...The continuing research into jumping genes in the brain could potentially challenge an entire academic discipline. Behavioral geneticists often follow groups of identical twins over long periods to control for the effects of genes and determine the environmental contributions to such disorders as schizophrenia. The new findings showing that jumping genes actively revise genomes after an embryo forms question the assumption that “identical” twins are genetically alike. Indeed, the new discoveries will make it ever harder to disentangle the relative effects of nature and nurture on our psyches.

The question remains: Why has evolution not destroyed these vestiges of ancient viruses from within our cells, given that jumping genes have a high chance of introducing potentially fatal genetic flaws? To answer the question, we should acknowledge that humans have always been under attack by viral parasites and other invaders that expand the size of our genomes with jumping DNA. The bodies of humans and our evolutionary forebears may not have been able to fully eliminate the interlopers, but they have adapted to at least coexist with the invaders by silencing them through a variety of clever mechanisms that mutate and disable them. It also appears that, in some cases, our genomes have commandeered the genetic machinery of L1 retroelements to enhance our own survival, which is one reason that cells may sometimes allow, or even encourage, L1s to jump around the genome under carefully controlled conditions. _SciAm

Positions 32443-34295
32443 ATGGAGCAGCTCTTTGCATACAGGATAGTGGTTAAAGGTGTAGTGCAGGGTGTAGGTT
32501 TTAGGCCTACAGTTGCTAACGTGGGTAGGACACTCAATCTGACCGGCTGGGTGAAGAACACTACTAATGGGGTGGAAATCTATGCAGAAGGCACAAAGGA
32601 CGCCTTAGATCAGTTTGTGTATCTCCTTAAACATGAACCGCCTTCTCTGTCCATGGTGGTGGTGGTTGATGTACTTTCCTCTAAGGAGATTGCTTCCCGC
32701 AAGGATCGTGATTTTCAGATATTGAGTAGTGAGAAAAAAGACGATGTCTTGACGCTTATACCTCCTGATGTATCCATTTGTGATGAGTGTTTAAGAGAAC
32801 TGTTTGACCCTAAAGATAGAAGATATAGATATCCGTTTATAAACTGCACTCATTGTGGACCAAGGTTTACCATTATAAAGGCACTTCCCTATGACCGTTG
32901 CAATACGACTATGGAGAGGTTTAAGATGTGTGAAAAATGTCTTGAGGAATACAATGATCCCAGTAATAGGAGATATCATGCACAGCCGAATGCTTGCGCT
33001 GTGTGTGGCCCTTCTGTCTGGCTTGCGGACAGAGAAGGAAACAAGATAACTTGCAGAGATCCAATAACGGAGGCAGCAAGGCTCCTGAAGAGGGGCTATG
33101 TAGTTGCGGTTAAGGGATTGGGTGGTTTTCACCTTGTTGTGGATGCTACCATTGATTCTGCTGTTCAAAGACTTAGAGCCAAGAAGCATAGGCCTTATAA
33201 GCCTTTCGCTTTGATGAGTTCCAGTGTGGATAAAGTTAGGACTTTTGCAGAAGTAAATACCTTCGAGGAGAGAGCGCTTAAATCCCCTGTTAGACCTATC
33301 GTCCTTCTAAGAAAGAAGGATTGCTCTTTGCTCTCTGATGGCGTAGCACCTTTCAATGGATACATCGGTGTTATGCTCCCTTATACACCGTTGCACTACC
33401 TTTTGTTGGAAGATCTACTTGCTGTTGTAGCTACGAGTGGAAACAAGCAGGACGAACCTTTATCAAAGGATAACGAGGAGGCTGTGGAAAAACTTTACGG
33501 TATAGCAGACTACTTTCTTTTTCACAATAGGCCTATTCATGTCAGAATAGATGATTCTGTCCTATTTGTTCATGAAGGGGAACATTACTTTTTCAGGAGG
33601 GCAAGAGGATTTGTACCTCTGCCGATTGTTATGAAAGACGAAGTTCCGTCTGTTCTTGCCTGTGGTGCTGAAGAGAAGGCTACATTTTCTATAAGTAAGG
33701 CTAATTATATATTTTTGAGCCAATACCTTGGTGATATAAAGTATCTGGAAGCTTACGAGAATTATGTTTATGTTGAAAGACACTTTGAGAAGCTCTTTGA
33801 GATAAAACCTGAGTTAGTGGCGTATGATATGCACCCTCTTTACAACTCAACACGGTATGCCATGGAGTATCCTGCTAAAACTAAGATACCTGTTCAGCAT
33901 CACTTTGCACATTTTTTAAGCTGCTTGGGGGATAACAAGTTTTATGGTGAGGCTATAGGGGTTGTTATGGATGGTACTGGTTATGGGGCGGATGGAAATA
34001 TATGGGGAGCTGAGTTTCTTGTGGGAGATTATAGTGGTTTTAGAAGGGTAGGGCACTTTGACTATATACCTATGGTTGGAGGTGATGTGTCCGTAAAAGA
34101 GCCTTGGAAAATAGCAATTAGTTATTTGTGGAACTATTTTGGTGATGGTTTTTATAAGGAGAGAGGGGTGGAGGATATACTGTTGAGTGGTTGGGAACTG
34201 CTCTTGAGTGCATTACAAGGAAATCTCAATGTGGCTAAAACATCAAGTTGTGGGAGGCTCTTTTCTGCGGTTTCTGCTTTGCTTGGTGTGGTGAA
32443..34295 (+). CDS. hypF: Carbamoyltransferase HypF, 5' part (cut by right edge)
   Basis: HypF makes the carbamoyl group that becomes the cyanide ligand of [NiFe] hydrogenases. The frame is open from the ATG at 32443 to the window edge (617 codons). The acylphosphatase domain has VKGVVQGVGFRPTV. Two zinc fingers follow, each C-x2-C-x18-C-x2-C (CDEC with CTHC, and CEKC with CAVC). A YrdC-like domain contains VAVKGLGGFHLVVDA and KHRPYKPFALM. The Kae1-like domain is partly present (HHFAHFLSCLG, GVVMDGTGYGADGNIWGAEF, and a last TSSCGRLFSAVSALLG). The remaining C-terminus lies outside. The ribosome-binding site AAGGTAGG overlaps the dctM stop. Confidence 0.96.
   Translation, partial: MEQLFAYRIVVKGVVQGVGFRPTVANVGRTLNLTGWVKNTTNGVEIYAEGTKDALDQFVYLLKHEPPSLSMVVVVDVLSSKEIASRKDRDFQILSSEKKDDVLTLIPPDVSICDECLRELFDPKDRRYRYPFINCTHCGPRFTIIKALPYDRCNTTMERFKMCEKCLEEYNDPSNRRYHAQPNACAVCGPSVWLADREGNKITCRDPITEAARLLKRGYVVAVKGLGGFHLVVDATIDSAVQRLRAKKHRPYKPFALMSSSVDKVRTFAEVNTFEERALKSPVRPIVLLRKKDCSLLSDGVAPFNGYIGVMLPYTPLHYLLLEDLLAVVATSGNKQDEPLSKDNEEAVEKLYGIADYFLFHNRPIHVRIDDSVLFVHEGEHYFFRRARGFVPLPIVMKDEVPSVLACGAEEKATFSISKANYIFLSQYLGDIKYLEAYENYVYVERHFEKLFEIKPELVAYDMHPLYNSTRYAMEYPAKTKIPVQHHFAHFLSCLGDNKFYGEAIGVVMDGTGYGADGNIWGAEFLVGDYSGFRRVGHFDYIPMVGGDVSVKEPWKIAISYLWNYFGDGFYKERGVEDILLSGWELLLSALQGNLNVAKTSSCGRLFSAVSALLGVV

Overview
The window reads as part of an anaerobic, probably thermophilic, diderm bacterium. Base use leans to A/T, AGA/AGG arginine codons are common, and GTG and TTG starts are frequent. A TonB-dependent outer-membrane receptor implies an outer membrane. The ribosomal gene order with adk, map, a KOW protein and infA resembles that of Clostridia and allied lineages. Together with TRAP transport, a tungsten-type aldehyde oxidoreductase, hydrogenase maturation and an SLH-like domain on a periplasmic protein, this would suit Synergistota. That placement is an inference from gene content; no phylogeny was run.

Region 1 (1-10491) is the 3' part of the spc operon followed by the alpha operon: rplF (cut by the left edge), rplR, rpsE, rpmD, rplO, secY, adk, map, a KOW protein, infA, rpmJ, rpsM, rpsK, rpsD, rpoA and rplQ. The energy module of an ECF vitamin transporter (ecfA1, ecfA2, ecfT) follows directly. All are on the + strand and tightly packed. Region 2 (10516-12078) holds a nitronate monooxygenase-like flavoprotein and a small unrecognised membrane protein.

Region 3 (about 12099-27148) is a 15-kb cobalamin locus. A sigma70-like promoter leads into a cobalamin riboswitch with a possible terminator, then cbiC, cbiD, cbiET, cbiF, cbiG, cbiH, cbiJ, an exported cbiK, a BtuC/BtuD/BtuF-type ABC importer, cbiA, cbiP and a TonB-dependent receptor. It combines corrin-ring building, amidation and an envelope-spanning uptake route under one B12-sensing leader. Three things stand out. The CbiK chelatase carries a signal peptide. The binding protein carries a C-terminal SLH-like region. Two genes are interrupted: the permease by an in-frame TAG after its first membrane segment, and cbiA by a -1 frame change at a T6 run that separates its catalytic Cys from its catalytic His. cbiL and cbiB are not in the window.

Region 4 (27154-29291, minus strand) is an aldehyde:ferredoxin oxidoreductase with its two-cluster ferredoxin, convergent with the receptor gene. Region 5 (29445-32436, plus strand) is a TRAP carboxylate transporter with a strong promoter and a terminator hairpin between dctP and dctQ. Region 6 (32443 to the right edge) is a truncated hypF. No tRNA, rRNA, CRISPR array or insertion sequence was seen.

Evolution has always been something of a crap shoot. The wider the range of variation that can be generated, the more likely to find suitable fits for various environmental niches.

What does this mean for the genetics of behaviour and intelligence differences? It means quite the opposite of what the authors above suggest. In the past, behavioural differences in identical twins have been attributed largely to differences in non-shared environment. Now we know better. Rather than detracting from the importance of the genes in influencing behaviours and aptitudes, this research intensifies the importance of genes and gene regulation.

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2 Comments:

Blogger Bruce Hall said...

"this research intensifies the importance of genes and gene regulation."

Be careful how you phrase things. Some government official will see that as justification for the new Office of Genetic Regulation.

Wednesday, 15 February, 2012  
Blogger al fin said...

It may be too late to prevent that from occurring.

Government gets more of what it subsidises and less of what it taxes and punishes.

When government punishes competence and production and subsidises failure, in some ways it is already regulating particular kinds of genes.

Wednesday, 15 February, 2012